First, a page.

Going beyond the debates

Debates may not be the only way Presidential candidates express their views or present policy positions. Leading scientific organizations such as AAAS, IEEE, National Academy of Sciences and several others jointly developed a set of science questions and asked both Presidential candidates to respond. Head over to ScienceDebate to see a side-by-side comparison of the candidates’ answers. Here is their (partial) response on the topic of fresh water:

8. Fresh Water. Less than one percent of the world’s water is liquid fresh water, and scientific studies suggest that a majority of U.S. and global fresh water is now at risk because of increasing consumption, evaporation and pollution. What steps, if any, should the federal government take to secure clean, abundant fresh water for all Americans?

One might argue that the President is not the only one shaping science/environmental policies at the national level. Lawrence Goldstein writes in Nature that researchers must talk to lawmakers about science.

Some of my colleagues prefer not to interact with members of Congress — they think that one scientist’s voice doesn’t carry much weight amid the cacophony that assails most officials. Yes, the executive branch of the US government receives considerable formal advice on science policy1. But the president can get very little done without the support of Congress.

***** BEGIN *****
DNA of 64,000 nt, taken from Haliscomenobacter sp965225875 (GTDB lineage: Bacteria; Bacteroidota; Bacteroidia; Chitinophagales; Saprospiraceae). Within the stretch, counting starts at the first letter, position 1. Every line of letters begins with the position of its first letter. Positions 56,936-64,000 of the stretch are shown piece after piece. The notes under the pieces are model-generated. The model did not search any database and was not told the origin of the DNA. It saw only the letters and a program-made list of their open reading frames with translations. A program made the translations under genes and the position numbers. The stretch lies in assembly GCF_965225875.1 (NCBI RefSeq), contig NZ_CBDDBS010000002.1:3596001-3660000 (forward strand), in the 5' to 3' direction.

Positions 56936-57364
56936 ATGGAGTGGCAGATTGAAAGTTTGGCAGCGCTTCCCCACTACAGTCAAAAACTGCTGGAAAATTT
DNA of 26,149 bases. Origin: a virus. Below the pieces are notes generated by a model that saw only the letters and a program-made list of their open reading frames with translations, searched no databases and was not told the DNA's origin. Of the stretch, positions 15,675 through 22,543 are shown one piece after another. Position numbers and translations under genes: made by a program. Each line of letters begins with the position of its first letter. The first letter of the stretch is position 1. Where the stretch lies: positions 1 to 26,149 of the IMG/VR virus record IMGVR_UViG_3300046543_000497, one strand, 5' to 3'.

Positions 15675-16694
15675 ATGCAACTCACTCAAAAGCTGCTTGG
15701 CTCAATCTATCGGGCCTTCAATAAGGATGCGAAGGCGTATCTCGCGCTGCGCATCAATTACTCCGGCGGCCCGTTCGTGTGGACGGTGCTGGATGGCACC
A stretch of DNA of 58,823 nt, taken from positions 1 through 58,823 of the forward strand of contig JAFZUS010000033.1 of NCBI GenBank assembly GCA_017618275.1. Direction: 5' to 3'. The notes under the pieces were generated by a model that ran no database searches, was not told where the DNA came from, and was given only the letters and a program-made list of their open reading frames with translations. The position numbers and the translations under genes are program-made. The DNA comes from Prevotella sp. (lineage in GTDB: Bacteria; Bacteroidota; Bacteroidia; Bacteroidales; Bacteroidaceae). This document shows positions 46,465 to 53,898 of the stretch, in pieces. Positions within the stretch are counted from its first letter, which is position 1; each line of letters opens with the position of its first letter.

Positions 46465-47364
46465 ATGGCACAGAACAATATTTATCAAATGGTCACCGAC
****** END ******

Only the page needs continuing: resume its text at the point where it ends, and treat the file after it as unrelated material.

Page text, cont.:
Members of Congress determine the amount of money available for science, and they often pass major laws affecting science policy. Many of them have never met a working scientist. It is here that individual scientists can have great personal and scientific impact.

This is true at the state level as well.

It’s hard not to agree with the author on this issue. WRI has been engaging with lawmakers in Congress, their staffers and state representatives to emphasize the importance of policies related to water infrastructure and their funding. Golstein ends by saying,

As scientists, it is a mistake for us to say we are too busy to reach out to lawmakers. If we do not try, science funding will continue to decrease in the coming years; lawmakers will enact restrictive policies that are not informed by the best scientific information available; and society will be poorer for our absence.

This entry was posted in Policy, Politics. Bookmark the permalink.

Leave a Reply

Your email address will not be published. Required fields are marked *